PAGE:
Community is about encouraging Eco Church, an environmental award scheme run by A Rocha, a Christian environmental organization. It helps you look at your church and evaluate your worship and teaching, building and land, lifestyle, community and global engagement, and provides supporting resources. The awards move from bronze to silver to gold. It’s a great program, and I’m trying to get as many corps signed up as we can—50 corps have signed up so far. No gold awards have been achieved yet, but we are working on that!

Also under the community heading comes how we can build resilience among our communities. The next decade is looking like it will be quite alarming. Temperatures are rising, there will be more floods, more fires, and Pacific islands going underwater. The dry seasons are getting hotter and longer, so there will be increasing food insecurity and food prices will continue to rise. There will also be an increasing movement of people north, escaping the heat and food insecurity.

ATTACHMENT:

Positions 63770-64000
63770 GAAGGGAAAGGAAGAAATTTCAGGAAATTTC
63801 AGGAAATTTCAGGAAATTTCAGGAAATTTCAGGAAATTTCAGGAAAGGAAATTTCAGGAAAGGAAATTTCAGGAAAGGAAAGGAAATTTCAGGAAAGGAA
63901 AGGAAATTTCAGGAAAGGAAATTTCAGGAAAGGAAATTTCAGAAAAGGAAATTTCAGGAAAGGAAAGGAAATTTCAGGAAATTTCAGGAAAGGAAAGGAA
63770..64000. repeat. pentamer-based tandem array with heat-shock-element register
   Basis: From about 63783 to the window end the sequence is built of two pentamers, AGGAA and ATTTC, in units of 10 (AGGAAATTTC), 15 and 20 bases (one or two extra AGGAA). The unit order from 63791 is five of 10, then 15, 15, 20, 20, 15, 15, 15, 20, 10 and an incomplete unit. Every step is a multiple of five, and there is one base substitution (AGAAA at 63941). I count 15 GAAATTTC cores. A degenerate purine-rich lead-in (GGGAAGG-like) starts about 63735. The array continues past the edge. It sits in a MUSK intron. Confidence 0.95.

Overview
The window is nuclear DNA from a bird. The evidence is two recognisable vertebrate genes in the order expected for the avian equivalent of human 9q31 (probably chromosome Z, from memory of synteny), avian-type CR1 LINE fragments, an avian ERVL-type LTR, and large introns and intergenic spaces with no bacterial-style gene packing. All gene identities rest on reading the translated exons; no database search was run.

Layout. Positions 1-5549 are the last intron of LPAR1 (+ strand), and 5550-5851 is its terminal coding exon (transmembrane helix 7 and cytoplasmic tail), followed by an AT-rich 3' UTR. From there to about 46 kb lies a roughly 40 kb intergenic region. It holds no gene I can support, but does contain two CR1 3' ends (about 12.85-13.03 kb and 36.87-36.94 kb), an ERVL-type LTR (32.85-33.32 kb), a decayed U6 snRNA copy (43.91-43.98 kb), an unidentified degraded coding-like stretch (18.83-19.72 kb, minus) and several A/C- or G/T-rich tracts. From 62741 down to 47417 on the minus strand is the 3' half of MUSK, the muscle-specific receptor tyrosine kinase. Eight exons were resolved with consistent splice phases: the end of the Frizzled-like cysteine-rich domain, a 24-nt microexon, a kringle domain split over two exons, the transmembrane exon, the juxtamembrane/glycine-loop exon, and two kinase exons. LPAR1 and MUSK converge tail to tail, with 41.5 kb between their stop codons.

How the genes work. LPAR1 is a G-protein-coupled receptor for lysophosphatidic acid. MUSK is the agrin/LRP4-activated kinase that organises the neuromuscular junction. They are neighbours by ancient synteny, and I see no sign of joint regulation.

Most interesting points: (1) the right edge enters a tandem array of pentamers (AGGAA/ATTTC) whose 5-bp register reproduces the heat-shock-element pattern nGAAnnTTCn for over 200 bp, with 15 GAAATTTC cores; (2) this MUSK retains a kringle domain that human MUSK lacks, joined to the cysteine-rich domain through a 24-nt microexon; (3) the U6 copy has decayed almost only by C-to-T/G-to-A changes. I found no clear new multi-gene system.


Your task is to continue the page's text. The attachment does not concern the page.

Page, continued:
Commissioner Anthony Cotterill, then TC, United Kingdom and Ireland Tty, prays in Parliament Square
Comr Anthony Cotterill, then TC, United Kingdom
and Ireland Tty, prays in Parliament Square

How can The Salvation Army respond? Can we share local energy sources? Encourage community gardens so that more of our food is local? What about investing in repair workshops, so people don’t throw things out? As we look at strengthening the resilience of our local communities, can we welcome the stranger when they come to us? Are we ready for what’s coming?

Campaigning. Who is the government listening to? Is it those with money, big businesses, the oil industry? How do we raise our voices and challenge this? They alone have the power to change policy, to change the way we behave through our systems and infrastructure. We need to do all three—conduct, community and campaigning—to respond to the climate crisis.